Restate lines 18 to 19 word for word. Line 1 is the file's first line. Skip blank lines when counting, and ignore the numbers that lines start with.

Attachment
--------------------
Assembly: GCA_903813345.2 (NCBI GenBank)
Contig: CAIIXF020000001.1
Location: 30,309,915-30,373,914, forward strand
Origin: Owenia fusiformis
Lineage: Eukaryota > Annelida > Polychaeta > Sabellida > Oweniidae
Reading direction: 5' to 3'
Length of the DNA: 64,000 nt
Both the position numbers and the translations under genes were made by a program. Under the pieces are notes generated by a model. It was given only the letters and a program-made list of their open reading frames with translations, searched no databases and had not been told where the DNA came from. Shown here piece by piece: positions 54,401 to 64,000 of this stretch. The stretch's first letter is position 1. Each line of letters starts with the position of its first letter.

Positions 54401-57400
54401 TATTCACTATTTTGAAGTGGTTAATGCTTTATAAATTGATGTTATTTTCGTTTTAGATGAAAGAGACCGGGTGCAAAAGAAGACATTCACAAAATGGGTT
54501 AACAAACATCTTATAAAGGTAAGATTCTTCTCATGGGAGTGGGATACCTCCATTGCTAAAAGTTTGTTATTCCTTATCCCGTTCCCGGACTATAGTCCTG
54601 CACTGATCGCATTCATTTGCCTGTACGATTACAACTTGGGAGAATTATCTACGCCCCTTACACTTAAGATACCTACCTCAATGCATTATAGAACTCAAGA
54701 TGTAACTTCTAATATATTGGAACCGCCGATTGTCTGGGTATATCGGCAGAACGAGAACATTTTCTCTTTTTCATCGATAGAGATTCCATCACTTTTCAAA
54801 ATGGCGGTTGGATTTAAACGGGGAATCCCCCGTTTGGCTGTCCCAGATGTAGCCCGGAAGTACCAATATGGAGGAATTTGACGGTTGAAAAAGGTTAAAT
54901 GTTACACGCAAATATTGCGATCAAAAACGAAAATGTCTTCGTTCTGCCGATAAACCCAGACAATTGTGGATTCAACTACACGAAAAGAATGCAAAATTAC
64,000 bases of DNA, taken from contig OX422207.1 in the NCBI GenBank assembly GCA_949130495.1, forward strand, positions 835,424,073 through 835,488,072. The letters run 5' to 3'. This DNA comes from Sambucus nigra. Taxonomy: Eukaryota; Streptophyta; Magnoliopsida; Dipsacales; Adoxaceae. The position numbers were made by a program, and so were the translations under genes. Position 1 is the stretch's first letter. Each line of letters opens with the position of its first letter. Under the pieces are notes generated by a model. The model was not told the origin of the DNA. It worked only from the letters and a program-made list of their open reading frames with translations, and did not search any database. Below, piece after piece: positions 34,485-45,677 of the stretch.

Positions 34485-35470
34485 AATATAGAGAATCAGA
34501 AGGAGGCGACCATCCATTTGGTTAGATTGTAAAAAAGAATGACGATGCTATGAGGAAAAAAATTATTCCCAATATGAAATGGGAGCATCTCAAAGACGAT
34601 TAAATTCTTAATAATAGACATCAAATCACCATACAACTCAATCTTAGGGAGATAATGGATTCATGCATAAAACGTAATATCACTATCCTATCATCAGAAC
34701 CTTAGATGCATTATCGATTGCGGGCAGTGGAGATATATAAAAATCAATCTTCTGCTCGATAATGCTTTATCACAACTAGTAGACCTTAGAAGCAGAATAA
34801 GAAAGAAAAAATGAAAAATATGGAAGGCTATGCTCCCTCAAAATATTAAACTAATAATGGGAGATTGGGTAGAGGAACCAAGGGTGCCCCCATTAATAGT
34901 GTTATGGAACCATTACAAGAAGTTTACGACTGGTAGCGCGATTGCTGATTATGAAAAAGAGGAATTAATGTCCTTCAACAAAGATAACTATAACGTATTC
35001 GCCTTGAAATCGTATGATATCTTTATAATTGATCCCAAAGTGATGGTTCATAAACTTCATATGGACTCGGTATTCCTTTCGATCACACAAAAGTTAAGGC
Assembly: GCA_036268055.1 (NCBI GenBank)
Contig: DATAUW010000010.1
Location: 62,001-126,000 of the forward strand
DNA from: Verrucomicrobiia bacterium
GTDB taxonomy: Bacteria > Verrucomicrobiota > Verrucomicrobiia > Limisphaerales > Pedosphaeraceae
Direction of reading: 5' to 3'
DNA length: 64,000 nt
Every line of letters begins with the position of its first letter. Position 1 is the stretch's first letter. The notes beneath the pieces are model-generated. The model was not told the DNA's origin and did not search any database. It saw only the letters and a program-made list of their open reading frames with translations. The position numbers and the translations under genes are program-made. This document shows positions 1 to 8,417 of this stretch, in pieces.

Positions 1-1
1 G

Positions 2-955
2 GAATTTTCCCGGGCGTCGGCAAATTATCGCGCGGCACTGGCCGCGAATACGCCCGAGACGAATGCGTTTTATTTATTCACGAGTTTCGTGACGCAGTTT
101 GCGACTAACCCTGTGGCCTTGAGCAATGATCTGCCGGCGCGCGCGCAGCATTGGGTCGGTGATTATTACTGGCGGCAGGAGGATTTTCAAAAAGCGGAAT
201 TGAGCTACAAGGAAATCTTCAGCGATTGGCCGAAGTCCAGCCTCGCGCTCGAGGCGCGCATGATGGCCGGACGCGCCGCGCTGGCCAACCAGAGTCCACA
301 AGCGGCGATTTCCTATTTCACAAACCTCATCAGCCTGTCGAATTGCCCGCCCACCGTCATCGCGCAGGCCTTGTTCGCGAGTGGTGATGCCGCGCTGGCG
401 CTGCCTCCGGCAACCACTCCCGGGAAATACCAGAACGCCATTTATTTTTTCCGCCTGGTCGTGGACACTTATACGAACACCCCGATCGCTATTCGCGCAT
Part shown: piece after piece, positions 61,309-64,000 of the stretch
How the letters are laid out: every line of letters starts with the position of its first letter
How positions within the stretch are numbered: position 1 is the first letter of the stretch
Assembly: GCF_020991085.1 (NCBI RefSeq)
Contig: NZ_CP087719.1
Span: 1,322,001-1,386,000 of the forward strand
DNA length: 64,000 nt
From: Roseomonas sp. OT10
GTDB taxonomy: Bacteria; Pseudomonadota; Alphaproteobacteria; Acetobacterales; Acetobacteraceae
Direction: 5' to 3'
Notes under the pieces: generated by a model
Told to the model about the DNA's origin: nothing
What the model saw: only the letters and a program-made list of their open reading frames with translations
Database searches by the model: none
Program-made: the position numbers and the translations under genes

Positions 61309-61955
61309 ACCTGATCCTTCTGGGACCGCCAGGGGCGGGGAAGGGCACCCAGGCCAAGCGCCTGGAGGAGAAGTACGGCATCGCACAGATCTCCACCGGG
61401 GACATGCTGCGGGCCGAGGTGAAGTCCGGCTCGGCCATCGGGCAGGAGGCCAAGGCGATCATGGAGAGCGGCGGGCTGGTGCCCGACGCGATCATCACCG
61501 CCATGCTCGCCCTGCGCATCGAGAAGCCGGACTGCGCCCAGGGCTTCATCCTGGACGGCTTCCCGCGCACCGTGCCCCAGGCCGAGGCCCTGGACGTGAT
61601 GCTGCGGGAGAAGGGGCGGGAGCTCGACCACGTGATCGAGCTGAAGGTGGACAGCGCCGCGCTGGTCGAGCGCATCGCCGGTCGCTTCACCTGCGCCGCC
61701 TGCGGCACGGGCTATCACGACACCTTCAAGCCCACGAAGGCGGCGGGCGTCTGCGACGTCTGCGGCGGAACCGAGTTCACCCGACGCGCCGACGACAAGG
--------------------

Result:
34485 AATATAGAGAATCAGA
34501 AGGAGGCGACCATCCATTTGGTTAGATTGTAAAAAAGAATGACGATGCTATGAGGAAAAAAATTATTCCCAATATGAAATGGGAGCATCTCAAAGACGAT